Have a Happy, Independent Retirement

Dear Doctor demystifies the concept of retirement with useful tips on everything from health insurance to mobility—so you can live yours independently

As retirement approaches, there are a number of things to keep in mind—take our advice for a smooth transition into this significant period of your life.  

Sort out your finances   

Getting your finances in order is vital as you enter retirement; this step is key in securing your new way of life. You should start by calculating and claiming for your state pension. Most people will have also been saving into a pension pot throughout their working career, whether a personal or workplace one. There are a number of options for how you can use this money—you can choose to take out a cash lump sum, choose an income drawdown scheme or you can buy an annuity. When withdrawing a lump sum, it is important to remember that a certain amount is likely to be taxed. A drawdown scheme consists of reinvesting your pot in funds specifically designed for this purpose. Your income will vary depending on the funds you have invested in, making it a riskier option than annuity. An annuity allows you to set up an income for yourself with your savings.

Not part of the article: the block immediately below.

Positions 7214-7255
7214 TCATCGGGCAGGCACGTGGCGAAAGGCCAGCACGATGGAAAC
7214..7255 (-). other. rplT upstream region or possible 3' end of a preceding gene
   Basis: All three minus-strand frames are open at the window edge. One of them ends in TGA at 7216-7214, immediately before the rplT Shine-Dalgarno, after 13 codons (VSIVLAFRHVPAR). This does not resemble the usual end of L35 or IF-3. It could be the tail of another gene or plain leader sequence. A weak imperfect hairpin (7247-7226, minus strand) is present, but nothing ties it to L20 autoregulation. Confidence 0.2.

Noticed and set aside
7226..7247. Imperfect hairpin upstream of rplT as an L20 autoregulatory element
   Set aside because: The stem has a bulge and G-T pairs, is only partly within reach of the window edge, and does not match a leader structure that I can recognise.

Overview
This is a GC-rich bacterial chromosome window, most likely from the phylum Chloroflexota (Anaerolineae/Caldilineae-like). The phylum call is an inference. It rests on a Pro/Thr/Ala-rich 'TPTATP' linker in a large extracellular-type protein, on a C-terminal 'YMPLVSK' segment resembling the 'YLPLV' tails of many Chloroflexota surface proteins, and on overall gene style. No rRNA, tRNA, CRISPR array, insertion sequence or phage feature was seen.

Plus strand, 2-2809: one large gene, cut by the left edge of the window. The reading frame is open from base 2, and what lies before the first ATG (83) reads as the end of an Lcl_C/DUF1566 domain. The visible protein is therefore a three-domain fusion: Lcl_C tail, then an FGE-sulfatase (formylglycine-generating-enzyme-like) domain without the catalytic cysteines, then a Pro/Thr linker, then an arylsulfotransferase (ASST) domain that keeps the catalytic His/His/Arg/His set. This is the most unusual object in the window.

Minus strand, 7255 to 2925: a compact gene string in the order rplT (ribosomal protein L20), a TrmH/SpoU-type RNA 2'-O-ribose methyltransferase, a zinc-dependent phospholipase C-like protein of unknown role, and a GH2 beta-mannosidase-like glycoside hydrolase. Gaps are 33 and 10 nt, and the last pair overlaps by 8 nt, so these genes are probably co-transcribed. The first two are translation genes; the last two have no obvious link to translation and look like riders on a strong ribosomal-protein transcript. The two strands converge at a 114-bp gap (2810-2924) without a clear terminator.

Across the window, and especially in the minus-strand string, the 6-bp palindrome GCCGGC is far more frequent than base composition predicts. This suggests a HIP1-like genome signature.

There are various factors to consider: do you want the flexibility of choosing where to invest your money or the certainty of a fixed income? Your age, lifestyle, family, health and care needs should all be elements that help to shape this decision. Talk to an adviser by visiting Pension Wise or the Pensions Advisory Service—both provide free impartial advice. 

Get out more

Staying active is important regardless of age. Whether you wish to keep up with vigorous exercise or do more relaxed activities, being outdoors always has a positive effect on wellbeing. Staying within the confines of your home or retirement community from day-to-day can be unhealthy—for the body and mind. Actively seeking a hobby outside of those boundaries is invigorating and a marvellous way to meet new people. If your budget is modest, try to visit your local parks or some of the nearby countryside.